With the passage of the 2017 Tax Cuts and Jobs Act (TCJA), many higher earners were hit with a rude surprise. The TCJA placed a $10,000 cap on allowable state tax deductions (SALT Cap) for federal income taxes. The cap disproportionately affected states known for high real estate prices, but all states felt the additional burden. Since then, states have been working feverishly for workarounds that could bring income tax relief to individuals impacted by the cap.
The IRS has systematically disallowed most of the proposed workarounds but did sanction one that allows the owners of pass-through entities to exceed the SALT cap by claiming the deductions through their businesses. With the release of Notice 2020-75, business owners may now use the pass-through entity (PTE) election to circumvent the SALT limitations on deductions.
What is the Pass-Through Entity Tax?
The PTE workaround is viable because the SALT cap only pertains to individual taxpayers. Owners of pass-through entities, such as partnerships and S corporations, can elect to pay their state income taxes at the entity level rather than on their individual tax returns. Because pass-through entities have no limit on the amount of state taxes they can deduct for federal tax purposes, state taxes paid become a federal tax deduction for the entities, effectively alleviating the SALT cap burden from their individual income taxes.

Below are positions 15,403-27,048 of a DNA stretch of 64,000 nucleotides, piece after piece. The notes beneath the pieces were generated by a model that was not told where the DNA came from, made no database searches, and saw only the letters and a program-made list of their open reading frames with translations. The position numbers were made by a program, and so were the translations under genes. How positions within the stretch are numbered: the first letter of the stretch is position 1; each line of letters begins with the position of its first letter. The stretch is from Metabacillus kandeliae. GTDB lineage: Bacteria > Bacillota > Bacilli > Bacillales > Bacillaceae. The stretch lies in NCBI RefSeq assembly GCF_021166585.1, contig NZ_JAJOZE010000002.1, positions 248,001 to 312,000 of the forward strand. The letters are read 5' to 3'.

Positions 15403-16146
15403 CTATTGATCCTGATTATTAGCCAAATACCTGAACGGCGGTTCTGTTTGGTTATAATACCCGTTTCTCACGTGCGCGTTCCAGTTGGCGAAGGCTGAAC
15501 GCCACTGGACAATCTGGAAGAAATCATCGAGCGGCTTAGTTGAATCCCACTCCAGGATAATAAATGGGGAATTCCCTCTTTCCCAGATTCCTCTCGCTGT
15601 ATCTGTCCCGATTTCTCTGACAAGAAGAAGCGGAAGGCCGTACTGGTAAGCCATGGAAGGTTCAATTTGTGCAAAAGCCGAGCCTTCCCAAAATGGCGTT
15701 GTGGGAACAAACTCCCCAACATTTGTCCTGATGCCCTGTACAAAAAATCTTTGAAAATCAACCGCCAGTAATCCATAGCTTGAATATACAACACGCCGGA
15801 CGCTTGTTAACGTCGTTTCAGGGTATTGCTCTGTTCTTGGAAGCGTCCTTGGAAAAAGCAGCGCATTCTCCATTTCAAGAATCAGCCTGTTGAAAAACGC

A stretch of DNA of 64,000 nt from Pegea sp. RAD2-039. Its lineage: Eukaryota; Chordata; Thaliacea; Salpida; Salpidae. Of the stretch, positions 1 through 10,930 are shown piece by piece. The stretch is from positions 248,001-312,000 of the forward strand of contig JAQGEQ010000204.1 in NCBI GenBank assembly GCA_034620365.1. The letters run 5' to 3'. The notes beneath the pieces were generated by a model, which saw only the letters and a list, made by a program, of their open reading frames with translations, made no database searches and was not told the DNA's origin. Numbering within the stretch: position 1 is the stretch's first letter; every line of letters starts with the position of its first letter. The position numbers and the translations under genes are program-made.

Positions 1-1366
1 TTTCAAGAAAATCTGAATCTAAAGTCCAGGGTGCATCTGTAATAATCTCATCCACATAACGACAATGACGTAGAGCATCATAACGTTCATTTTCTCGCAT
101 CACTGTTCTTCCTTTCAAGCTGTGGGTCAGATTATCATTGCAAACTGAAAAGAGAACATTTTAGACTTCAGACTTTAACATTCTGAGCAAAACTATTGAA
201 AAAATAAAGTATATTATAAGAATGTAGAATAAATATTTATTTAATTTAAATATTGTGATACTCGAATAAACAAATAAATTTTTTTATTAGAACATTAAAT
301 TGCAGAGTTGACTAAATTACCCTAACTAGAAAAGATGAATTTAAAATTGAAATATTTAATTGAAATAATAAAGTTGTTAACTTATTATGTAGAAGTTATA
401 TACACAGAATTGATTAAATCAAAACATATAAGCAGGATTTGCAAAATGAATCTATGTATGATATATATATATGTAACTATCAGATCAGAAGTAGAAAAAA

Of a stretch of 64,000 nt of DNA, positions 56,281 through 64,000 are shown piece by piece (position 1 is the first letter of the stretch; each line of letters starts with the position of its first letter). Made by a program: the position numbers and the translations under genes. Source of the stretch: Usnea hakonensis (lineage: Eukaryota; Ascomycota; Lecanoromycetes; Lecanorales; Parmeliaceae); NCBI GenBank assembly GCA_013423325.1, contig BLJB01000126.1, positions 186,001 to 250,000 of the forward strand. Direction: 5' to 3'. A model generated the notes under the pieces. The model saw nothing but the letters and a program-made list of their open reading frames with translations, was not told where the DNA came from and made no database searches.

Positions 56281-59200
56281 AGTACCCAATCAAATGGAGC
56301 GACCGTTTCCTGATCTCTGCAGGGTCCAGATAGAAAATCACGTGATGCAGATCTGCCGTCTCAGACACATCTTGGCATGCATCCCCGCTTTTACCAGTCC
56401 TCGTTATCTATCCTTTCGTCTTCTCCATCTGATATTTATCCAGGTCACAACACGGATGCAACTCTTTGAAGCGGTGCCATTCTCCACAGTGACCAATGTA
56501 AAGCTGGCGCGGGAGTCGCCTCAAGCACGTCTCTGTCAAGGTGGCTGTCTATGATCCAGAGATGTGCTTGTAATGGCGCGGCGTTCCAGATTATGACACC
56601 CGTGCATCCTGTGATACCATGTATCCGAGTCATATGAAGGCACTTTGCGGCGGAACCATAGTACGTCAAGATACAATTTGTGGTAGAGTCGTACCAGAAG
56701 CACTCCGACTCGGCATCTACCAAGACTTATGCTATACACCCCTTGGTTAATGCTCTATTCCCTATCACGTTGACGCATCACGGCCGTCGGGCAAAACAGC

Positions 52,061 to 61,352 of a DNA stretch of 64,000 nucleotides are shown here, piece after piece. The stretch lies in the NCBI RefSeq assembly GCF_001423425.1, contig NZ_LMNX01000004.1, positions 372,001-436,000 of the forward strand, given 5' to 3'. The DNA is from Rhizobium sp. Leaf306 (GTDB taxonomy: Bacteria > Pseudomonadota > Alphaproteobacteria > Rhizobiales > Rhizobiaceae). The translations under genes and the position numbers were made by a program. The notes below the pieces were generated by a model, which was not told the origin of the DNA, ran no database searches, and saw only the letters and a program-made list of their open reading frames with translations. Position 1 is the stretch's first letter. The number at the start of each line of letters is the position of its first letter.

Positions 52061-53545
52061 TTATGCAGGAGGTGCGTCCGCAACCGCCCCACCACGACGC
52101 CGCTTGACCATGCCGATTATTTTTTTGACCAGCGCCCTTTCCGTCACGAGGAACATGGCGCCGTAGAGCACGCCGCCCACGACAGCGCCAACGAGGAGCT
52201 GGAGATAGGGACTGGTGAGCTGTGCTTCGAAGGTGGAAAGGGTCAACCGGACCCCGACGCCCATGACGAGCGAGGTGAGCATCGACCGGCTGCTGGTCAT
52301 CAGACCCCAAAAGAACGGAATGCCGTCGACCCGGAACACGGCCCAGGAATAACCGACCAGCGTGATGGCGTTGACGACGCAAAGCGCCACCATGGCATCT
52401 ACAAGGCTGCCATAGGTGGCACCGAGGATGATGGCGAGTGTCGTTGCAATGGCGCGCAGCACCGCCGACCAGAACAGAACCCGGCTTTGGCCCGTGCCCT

As of December 1, 2021, nearly 20 states have enacted the PTE election, including Alabama, Arizona, Arkansas, Colorado, Connecticut, Georgia, Idaho, Illinois, Louisiana, Massachusetts, Maryland, Minnesota, New Jersey, New York, Oklahoma, Oregon, Rhode Island, South Carolina, and Wisconsin. Four other states have legislation pending, including North Carolina, Ohio, and Pennsylvania.
The PTE effective date is the 2021 tax year for all states except Arkansas, Arizona, Colorado, Georgia, and Illinois, which set the 2022 tax year as their effective date.
Look Before You Leap into PTE
However, there are some real and potential caveats PTE taxpayers need to consider. The first is whether the state allows the PTE election to be made on an annual basis or it becomes a permanent election requiring a state’s approval to change.
Secondly, state provisions vary as to how the PTE will impact an owner’s individual income taxes. Some states allow owners to claim an income tax credit for their portion of the PTE tax paid by the entity. Other states don’t allow owners to claim a credit but, instead, allow them to reduce their state taxable income by the amount of income taxed due to PTE.
There are also questions with some states as to whether they might institute a higher tax rate on pass-through entities or limit their ability to use state tax credits. Suffice to say, pass-through entity owners must consider several outstanding issues before electing PTE status that is best addressed with a tax advisor. Schedule a free tax consultation with Glass Jacobson if you need help with the PTE workaround.
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